Sir Richard Dearlove, the head of MI6, will appear before the Intelligence and Security Committee, headed by Ann Taylor, the former Labour Cabinet minister, to give further evidence on why he believed that the intelligence on Saddam's weapons was reliable and accurate.

It was MI6 that provided the bulk of the intelligence for the Downing Street dossier that underpinned Mr Blair's decision to go to war.

Although the hearings will be in private, the committee's report will be published.

Unless the Prime Minister agrees to Opposition demands to hold a public inquiry into why Britain went to war in Iraq, the parliamentary committee will be the only body in a position to ask more questions of the key players in the intelligence community. It will also be able to take on board the findings of the Hutton inquiry, and remarks by David Kay, who resigned as the leader of the Iraq Survey Group after stating that he believed no weapons of mass destruction (WMD) existed in Iraq.

The committee has already given its verdict on the Government's dossier on Iraqs weapons, in a report published on November 11. Like Lord Hutton, it cleared the Government of the allegation of "sexing up" the intelligence, but acknow-ledged that MI6 had found it challenging to glean secret material from inside Iraq because of Saddam Hussein's comprehensive security apparatus.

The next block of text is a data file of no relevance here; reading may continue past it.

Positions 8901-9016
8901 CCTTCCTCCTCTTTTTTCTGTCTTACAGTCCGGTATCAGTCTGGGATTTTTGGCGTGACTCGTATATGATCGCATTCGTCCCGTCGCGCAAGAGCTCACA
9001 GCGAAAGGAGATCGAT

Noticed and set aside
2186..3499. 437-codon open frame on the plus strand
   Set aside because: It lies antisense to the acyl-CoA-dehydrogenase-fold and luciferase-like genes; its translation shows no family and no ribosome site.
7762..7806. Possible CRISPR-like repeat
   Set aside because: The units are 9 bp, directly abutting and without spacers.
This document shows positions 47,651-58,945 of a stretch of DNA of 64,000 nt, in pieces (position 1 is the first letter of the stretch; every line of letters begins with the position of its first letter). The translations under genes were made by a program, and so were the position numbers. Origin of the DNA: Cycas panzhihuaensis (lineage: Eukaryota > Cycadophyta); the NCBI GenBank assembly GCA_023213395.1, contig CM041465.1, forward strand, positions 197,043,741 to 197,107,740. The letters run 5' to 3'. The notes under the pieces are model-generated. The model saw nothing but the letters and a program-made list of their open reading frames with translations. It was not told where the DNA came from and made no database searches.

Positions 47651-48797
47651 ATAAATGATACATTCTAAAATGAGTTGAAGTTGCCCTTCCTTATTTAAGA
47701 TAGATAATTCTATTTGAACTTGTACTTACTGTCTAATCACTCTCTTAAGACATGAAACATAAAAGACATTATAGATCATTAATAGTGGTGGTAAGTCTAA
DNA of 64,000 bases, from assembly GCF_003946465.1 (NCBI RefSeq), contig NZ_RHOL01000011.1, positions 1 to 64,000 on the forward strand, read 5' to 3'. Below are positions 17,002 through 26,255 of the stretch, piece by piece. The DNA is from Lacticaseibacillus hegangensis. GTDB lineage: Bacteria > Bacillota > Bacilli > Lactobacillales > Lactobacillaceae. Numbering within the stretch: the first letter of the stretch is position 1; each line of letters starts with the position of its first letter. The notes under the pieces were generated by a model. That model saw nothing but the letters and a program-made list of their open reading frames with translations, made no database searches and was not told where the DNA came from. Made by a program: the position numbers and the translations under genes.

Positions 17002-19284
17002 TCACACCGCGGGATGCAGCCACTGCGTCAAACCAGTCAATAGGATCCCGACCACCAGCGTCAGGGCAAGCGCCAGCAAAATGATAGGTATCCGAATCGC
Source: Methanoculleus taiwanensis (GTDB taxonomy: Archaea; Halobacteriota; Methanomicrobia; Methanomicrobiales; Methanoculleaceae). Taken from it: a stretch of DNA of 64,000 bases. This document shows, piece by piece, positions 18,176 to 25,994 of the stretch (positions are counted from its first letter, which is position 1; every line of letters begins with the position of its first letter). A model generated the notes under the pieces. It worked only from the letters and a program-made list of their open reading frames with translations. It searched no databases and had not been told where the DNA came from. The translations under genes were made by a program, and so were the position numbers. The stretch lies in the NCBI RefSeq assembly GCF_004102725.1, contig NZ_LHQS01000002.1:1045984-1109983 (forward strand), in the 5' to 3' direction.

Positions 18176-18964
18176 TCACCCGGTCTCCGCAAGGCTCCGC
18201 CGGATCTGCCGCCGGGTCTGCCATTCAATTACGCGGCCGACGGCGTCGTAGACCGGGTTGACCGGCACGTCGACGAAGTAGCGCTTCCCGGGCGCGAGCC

Whitehall officials said that MI6 remained confident that its key contributions were based on reliable and authoritative sources. The other agencies, such as GCHQ, the signals intelligence centre, also contributed to the dossier, but most of the new secret material came from human, not electronic, sources, according to the officials. They said this included the assertion in the dossier that Saddam had restarted small-scale production of chemical weapons. This, they said, was fresh intelligence. Sir Richard and other officials from the intelligence community will have to explain to the parliamentary committee why they remain confident that their assessment of the state of Iraqs WMD programme at the time of the dossier, published in September 2002, was correct.

Ms Taylor's committee is likely to ask Sir Richard whe-ther he is still happy with the sourcing of the now-notorious 45-minute claim relating to the time that it would take for the Iraqis to deploy chemical and biological weapons. Lord Hutton was facing a backlash yesterday from critics who have dismissed his report into the David Kelly affair as a "whitewash".

The refusal of some Tory MPs and sections of the media to accept the report's conclusions is alarming Downing Street, which fears that "politically motivated attacks" will undermine efforts to draw a line under the controversy. Sir Christopher Bland, a former BBC chairman, questioned the even-handedness of a verdict which exonerated the Government but "tarred and feathered" the BBC. Lord Rees-Mogg, a former vice-chairman of the BBC and former Editor of The Times, said: "I don't have any confidence in Hutton. I have not fully read his report but I have already come to the conclusion ...that it is a bad bit of work."